Additionally, lessons from the response to the 9/11 attack fostered changes to the Comprehensive emergency management through the establishment of a National Response Framework (NRF) to enhance the preparedness, mitigation, response, and recovery of the country from disasters. Notably, the NFR contains comprehensive approaches that focus the efforts of a wide range of stakeholders in national preparedness activities in incident response (“National Response Framework”, 2016). For example, the NRF outlines the level of preparedness required of private sector entities and their partnerships with the government in times of disasters. The provisions of the NFR were significantly impacted by prior occurrences in the United States, including the 9/11 attack, and it aims to counter the shortcomings of previous response measures.
Hurricane Season (Hurricanes Katrina, Rita, and Wilma)
Like the 9/11 attack, Hurricanes Katrina, Rita, and Wilma were among the deadliest events in the history of the United States. Meteorological reports show that Hurricane Katrina began as a tropical depression on August 23 and intensified to a high-level category three hurricanes that claimed approximately 2,000 lives, destroyed infrastructure, and led to multiple injuries among communities in the gulf (Farris, 2005). Three weeks after Hurricane Katrina, Hurricane Rita struck the Gulf Coast, leading to the death of approximately seven people, and evacuations of millions of residents within the gulf (Farris, 2005). October, the same year, Hurricane Wilma hit the country leading to six deaths in Florida and Bahamas (Farris, 2005). This series of hurricanes led to a significant destruction of both lives and infrastructure in the United States. Although there were tremendous efforts to rescue victims of natural disasters, several losses were encountered mainly because of the deficiencies in capabilities and decision making of the interagency, which led to a reorganization of the comprehensive emergency management to enhance the responsiveness of the country to similar disasters.
The most important lesson learned from the response to the three series of hurricanes in the United States was the adversities of deficiencies in capabilities and interagency decision making. As opined by the committees of the 109th Congress, Federal Offices of Inspector General and the White House, the losses caused by the natural disasters, notably Hurricane Katrina, were partly a result of the deficiencies such as questionable leadership decision and capabilities, organizational failures and inadequate statutory authorities, not to forget the overwhelmed preparation for the event (Bea, 2007). Notably, during the occurrence of the Hurricanes, the federal agency tasked with handling emergencies, Federal Emergency Management Agency (FEMA), had been stripped of some authorities, which were divested into other units within the Department of Homeland Security (DHS). As a result, the agency experienced a decline in its capabilities and deficiencies in decisions that would facilitate the preparedness of the local, state, and NGO’s in responding to the crisis.
The onset and aftermath of the three hurricanes catalyzed reforms in comprehensive emergency management such as preparedness, mitigation, response, and recovery. Notably, changes were made to the FEMA following the opinion of the Congress that the capabilities of the agency had deteriorated during the hurricane events. Among the impacts of the disasters was the reinvestment of the element of preparedness in the FEMA. Before the occurrence of the tragedy, the emergency preparedness function had been vested to the Preparedness Directorate (PD), which operated as an independent component of HSD (Bea, 2007). However, following the disasters, Congress established the need to vest the responsibility back to FEMA to facilitate the coordination of all the four elements and ensure recovery of communities and continuity of government operations post-crisis.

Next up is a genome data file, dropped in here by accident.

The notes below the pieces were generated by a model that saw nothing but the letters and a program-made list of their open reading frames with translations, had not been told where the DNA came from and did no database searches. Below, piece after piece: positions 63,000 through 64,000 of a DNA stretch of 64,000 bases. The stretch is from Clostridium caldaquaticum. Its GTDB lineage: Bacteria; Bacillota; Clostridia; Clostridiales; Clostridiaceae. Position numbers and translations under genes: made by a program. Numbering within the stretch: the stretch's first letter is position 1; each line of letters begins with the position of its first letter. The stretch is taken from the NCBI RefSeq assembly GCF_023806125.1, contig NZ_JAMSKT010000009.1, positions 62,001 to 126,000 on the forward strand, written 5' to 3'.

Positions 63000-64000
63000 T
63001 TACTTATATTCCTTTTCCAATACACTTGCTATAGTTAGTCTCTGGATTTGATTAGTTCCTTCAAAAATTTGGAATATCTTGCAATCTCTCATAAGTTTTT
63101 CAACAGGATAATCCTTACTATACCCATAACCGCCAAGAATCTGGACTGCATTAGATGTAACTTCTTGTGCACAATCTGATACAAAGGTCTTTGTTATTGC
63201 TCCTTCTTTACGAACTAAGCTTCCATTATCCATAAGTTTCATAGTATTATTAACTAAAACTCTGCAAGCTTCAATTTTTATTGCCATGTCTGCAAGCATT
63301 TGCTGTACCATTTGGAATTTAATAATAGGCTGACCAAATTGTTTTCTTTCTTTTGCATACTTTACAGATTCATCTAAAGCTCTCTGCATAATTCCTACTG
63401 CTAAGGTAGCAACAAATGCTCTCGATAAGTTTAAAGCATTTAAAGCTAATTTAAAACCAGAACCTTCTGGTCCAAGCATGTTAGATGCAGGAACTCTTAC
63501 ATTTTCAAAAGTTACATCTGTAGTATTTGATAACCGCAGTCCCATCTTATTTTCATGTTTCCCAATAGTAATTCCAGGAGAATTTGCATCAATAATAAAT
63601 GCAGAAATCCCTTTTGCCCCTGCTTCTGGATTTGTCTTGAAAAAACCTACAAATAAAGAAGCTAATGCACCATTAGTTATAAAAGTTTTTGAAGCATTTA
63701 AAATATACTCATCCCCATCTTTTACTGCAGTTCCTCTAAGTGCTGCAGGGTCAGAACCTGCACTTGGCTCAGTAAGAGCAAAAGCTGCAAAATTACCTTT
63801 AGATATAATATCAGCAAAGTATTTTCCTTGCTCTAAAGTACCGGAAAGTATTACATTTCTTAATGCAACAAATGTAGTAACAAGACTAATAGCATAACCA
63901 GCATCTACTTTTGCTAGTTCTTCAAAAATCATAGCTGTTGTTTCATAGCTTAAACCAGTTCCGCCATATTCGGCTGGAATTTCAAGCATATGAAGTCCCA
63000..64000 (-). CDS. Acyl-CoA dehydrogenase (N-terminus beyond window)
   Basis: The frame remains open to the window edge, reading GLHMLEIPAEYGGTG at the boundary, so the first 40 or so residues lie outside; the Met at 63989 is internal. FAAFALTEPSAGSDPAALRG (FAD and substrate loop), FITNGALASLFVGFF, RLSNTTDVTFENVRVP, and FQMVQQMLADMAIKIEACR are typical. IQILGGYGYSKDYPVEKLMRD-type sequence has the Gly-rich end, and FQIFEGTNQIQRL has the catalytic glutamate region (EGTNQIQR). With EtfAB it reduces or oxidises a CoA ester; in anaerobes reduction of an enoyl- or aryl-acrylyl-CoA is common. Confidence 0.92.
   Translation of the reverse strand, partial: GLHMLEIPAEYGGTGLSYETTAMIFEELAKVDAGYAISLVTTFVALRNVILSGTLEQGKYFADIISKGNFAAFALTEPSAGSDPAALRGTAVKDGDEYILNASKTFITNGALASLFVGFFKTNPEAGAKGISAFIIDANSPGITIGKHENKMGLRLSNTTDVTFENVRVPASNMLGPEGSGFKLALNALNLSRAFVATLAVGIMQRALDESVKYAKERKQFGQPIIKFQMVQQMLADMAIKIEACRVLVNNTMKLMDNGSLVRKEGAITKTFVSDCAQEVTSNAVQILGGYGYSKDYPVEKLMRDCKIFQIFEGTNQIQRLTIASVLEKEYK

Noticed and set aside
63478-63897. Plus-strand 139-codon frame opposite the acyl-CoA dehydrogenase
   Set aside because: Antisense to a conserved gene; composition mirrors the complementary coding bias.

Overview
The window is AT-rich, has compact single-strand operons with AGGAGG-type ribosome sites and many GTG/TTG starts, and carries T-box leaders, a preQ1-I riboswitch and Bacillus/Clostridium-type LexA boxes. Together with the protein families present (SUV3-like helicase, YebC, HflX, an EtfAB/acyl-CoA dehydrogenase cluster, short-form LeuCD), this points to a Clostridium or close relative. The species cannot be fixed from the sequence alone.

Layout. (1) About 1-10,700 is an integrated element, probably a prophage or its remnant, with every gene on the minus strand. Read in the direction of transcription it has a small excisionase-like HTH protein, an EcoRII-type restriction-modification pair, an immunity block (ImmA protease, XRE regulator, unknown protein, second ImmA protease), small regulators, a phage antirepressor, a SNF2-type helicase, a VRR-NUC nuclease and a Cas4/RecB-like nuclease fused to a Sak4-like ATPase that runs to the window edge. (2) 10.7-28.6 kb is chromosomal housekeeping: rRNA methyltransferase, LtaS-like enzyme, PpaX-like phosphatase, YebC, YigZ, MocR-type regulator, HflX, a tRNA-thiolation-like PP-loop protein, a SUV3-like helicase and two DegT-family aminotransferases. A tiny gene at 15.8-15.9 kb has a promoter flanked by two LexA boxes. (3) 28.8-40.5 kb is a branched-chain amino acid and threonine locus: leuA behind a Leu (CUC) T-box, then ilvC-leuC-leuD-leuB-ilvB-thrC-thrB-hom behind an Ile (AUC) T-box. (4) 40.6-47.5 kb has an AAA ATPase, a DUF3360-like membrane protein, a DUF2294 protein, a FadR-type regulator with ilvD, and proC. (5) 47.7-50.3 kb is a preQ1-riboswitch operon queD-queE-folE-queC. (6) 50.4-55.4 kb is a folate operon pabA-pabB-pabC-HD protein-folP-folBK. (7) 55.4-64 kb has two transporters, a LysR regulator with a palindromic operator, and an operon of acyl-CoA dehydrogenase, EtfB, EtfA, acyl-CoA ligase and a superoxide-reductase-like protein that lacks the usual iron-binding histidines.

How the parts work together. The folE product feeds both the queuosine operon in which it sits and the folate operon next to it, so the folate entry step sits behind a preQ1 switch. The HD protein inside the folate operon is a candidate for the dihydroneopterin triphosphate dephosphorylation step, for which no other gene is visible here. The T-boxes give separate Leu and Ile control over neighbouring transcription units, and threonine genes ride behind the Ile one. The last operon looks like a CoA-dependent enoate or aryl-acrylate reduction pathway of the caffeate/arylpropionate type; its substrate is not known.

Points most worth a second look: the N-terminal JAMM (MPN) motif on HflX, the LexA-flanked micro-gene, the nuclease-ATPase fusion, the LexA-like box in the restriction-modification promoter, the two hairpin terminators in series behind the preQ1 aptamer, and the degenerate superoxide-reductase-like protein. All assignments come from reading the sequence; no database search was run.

Additionally, further statutory authorities were established under the Post-Katrina Act to foster a better understanding of the roles of the multi agencies involved in emergency management. For example, on the one hand, the authority over emergency systems, continuity of operations, and government plans were conferred to the FEMA. On the other hand, the functions of the office of infrastructure protection, national communications system, national cybersecurity division, and office of the chief medical officer remained under the jurisdiction of the Preparedness directorate (“Title VI- National Emergency”, 2006). The establishment of adequate statutory authorities aimed at enhancing the interagency response to natural disasters by outlining the scope of power of each unit within the HSD.
The Deep Horizon Oil Spill
Besides the three series of hurricanes and the 9/11 attack, the Deepwater horizon was also among the most massive disaster in the history of the United States. On April 20, 2010, the offshore drilling rig exploded, claiming the lives of 11 workers at BP, and gushing millions of barrels of crude oil into the Gulf of Mexico (Blackmon, 2020; Irfan, 2018). The disaster not only caused the death of workers, but it also destroyed marine life and the property of communities living at the Gulf Coast. While the response to the Deepwater Horizon was a success, several challenges were experienced, including gaps in the preparedness of the BP to disaster management, which led to significant reforms in safety rules governing offshore drilling.